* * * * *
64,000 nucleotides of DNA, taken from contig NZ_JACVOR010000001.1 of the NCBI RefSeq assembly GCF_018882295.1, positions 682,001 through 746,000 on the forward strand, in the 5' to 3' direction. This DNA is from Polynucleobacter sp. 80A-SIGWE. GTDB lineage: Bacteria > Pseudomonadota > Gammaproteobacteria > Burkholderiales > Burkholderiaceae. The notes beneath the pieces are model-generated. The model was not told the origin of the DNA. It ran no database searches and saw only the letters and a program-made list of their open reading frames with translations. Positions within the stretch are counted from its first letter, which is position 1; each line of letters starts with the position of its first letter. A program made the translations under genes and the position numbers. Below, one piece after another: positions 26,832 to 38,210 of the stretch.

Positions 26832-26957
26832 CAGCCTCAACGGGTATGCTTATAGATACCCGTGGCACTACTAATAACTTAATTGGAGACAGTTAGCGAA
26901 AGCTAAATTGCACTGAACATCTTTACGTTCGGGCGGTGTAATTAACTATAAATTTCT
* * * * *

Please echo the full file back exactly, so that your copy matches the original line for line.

64,000 nucleotides of DNA, taken from contig NZ_JACVOR010000001.1 of the NCBI RefSeq assembly GCF_018882295.1, positions 682,001 through 746,000 on the forward strand, in the 5' to 3' direction. This DNA is from Polynucleobacter sp. 80A-SIGWE. GTDB lineage: Bacteria > Pseudomonadota > Gammaproteobacteria > Burkholderiales > Burkholderiaceae. The notes beneath the pieces are model-generated. The model was not told the origin of the DNA. It ran no database searches and saw only the letters and a program-made list of their open reading frames with translations. Positions within the stretch are counted from its first letter, which is position 1; each line of letters starts with the position of its first letter. A program made the translations under genes and the position numbers. Below, one piece after another: positions 26,832 to 38,210 of the stretch.

Positions 26832-26957
26832 CAGCCTCAACGGGTATGCTTATAGATACCCGTGGCACTACTAATAACTTAATTGGAGACAGTTAGCGAA
26901 AGCTAAATTGCACTGAACATCTTTACGTTCGGGCGGTGTAATTAACTATAAATTTCT